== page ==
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Weekly Halacha

Selected Halachos Related to Parshas Shemos

By Rabbi Doniel Neustadt

A discussion of Halachic topics related to the Parsha of the week. For final rulings, consult your Rav.


SELECTED HALACHOS RELATING TO PARSHAS SHEMOS

IS A JEW ALLOWED TO BRING HIS CASE AGAINST ANOTHER JEW BEFORE A SECULAR COURT?
Part 2

WHEN IS IT PERMITTED TO GO TO A SECULAR COURT?

Under certain circumstances it is permitted for TWO JEWS to use the secular court system. Obviously, it is permitted to defend oneself in court even if the claimant was wrong in bringing his case to a secular court in the first place. But there are situations when it is even permitted to prosecute another Jew in a secular court.

Shulchan Aruch rules that if the defendant is a "rough" person who will not abide by beis din's ruling, one may prosecute him in court, provided that he has permission to do so from beis din.(1) The procedure is as follows: Beis din summons the defendant to appear before it.(2) If beis din feels that the defendant is purposely ignoring its summons,(3) or if the defendant defiantly rejects its summons, beis din may then grant the claimant permission to prosecute(4) the defendant in court.(5) [Permission may be granted, when needed, by any informed beis din, not only by the one whose summons was ignored or rejected.(6)]

Sometimes it is even permitted to use the court system without first securing permission from a beis din. This applies to situations when the court system is being used not to adjudicate a dispute but rather to enforce the collection of an undisputed claim.

The following actions, for example, do not need explicit permission from a beis din. [It is recommended, however, to review the exact case and all pertinent details with one's rabbi, since there may be facts which could be overlooked.] It is permitted to:
Request(7) of a secular court to enforce a beis din's ruling which is not being adhered to.(8) Indeed, a document called shtar berurin, which is a formal arbitration agreement, is available at any beis din. In most states, the court system will accept a shtar berurin as a binding agreement and will enforce its findings.(9)
Ask a court to issue a temporary injunction against a defendant's assets so that the litigants have a chance to prepare and present their dispute to beis din. This is permitted only if there is a reasonable chance that a loss will occur if an injunction is not issued.(10)
Certify in court that an undisputed loan document is overdue and has not been repaid; petition a secular court to force payment from an admitted debtor who despite having available funds avoids or delays payment.(11) Engage the services of a collection agency to collect a debt which is not in dispute, yet is not being paid.
Complain to the housing court that rent is overdue, when there are no issues to be decided and the renter admits to his debt, etc.

FOOTNOTES:

1 C.M. 26:2. In this case, any expenses incurred by the claimant in prosecuting in secular court are to be borne by the defendant; Rama C.M. 14:5.

2 It is customary to summon a defendant three times to beis din before permission is granted to enjoin a secular court. [See, however, Gilyonei ha-Shas on Bava Kamma 92b, that this is not required.] The exact procedure of the summonsing process, including the manner, frequency and style of the summons, depends on the rulings and customs of each individual beis din and each individual case. [See Igros Moshe C.M. 2:6 who rules that beis din is not necessarily required to detail the particulars of the accusation when sending a summons to the defendant.]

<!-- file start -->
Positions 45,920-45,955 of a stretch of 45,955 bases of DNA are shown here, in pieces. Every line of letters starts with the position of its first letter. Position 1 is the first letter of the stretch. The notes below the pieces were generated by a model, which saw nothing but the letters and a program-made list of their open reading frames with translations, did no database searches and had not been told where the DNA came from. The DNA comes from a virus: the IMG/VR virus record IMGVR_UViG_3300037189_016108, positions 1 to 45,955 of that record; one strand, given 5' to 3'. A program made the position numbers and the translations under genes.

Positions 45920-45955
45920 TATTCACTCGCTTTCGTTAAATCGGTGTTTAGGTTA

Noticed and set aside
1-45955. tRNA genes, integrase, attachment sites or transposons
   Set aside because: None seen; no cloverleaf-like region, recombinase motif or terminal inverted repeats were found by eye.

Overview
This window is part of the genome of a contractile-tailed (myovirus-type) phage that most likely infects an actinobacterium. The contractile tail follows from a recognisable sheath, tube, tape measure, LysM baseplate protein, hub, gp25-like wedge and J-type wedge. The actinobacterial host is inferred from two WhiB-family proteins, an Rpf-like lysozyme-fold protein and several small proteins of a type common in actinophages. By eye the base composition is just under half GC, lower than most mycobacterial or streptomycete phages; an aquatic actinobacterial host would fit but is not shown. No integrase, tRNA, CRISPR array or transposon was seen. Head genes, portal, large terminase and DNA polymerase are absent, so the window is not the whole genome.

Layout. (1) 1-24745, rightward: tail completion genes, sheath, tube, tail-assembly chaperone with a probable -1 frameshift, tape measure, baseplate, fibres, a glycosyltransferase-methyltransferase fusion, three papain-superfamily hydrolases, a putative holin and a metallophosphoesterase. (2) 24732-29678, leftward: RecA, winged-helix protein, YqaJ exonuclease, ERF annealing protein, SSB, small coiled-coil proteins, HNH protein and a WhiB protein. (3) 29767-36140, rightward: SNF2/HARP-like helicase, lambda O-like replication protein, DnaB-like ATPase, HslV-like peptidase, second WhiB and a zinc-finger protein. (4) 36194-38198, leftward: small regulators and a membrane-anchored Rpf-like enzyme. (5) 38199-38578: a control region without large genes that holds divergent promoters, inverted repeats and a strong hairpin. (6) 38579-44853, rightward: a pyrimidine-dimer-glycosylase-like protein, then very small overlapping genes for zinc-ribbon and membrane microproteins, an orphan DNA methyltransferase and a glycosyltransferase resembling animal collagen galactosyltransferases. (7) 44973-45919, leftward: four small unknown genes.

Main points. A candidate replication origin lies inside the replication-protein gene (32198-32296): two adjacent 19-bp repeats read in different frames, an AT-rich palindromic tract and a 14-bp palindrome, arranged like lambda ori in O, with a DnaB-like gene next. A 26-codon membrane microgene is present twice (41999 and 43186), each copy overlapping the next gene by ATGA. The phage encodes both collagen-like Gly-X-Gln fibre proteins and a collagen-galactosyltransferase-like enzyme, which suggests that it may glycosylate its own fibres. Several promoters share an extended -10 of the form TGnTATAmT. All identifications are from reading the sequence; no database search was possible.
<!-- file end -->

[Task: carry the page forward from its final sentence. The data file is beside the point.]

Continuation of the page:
3 In certain cases, when it is obvious to beis din that the defendant will not appear before it or any other beis din, they may opt to skip the summons entirely; Minchas Yitzchak 9:155.

4 This is permitted even if the defendant will now suffer great financial loss or place himself in physical danger; see Mishpatei Shmuel 94 and 114 and Kesef ha-Kadashim 26:2. See also Kenesses ha-Gedolah 26:2; Divrei Chayim C.M. 2:9; Teshuvos V'hanhagos 3:438.

5 Beis din, however, should give permission to prosecute in court only if it believes that the claimant has a solid case against the defendant; see Aruch ha-Shulchan C.M. 26:2 and Imrei Binah C.M. 26.

6 Teshuvos Maharil Diskin (page 92). Many poskim maintain that the community rabbi alone, even without the authority of a formal beis din, can authorize prosecution in secular court; see Betzeil ha-Chachmah 4:37.

7 Indeed, not only is this permitted, but it is a mitzvah to do so, since this demonstrates that there are methods with which to enforce beis din's ruling; Harav B.Y. Wosner (Divrei Mishpat, vol. 3, pg. 200).

8 Maharsham 1:89; 3:195; 4:105; Ha-Elef Lecha Shelomo C.M. 3. See also Emes L'yaakov C.M. 26:1.

9 For a legal review of this subject, see Chaim Dovid Zwiebel, The Jewish Observer, January 1993, and Shlomo Chaim Resnicoff, The Jewish Observer, October 1999.

10 Kenesses Ha-Gedolah 73 (Bais Yosef 47).

11 Kesef ha-Kadashim 26:2; Maharsham 1:89.


Weekly-Halacha, Copyright © 2002 by Rabbi Neustadt, Dr. Jeffrey Gross and Project Genesis, Inc.

Rabbi Neustadt is the principal of Yavne Teachers' College in Cleveland, Ohio. He is also the Magid Shiur of a daily Mishna Berurah class at Congregation Shomre Shabbos.

The Weekly-Halacha Series is distributed L'zchus Hayeled Doniel Meir ben Hinda. Weekly sponsorships are available--please send email to the moderator, Dr. Jeffrey Gross jgross@torah.org.

The series is distributed by the Harbotzas Torah Division of Congregation Shomre Shabbos, 1801 South Taylor Road, Cleveland Heights, Ohio 44118--HaRav Yisroel Grumer, Marah D'Asra


 






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